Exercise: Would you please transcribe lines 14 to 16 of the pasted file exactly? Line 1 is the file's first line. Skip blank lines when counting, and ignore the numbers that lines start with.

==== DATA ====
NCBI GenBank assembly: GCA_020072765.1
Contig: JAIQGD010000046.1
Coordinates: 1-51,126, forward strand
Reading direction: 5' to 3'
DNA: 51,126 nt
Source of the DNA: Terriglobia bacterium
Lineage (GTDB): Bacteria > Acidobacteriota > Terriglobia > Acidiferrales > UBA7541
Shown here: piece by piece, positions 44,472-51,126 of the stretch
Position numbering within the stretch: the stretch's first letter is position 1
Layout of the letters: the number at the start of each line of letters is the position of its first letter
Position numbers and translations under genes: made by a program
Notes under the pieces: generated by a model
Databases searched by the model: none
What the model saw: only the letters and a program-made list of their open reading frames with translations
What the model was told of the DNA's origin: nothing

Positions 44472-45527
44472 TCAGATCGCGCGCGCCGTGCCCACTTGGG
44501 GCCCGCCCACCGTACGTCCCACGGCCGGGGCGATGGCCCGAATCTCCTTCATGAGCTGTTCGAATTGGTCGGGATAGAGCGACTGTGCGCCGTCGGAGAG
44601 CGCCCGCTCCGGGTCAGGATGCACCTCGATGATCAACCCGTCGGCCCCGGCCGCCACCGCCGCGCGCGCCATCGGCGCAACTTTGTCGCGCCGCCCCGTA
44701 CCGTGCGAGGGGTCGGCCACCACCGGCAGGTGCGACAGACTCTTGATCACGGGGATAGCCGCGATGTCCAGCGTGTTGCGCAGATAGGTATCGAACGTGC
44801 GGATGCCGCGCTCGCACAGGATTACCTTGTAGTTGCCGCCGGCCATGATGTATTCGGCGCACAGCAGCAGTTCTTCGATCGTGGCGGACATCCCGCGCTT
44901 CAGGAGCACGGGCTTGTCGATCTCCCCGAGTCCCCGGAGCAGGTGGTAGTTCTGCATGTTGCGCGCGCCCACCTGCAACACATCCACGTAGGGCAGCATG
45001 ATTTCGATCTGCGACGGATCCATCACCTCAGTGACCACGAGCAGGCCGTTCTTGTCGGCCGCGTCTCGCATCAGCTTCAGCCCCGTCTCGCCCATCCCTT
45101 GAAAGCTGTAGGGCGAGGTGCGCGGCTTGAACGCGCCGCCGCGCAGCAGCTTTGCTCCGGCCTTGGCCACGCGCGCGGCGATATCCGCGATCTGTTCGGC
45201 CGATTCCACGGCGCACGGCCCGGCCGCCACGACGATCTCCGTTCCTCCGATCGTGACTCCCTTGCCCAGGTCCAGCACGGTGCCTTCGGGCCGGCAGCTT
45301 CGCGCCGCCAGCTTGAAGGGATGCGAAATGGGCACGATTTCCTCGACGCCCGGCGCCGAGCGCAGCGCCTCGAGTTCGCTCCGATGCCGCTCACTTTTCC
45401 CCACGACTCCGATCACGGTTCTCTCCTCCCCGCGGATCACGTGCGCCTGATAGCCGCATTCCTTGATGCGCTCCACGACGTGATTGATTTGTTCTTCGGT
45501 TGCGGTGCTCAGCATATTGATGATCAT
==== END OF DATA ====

What the model saw: only the letters and a program-made list of their open reading frames with translations
What the model was told of the DNA's origin: nothing

Positions 44472-45527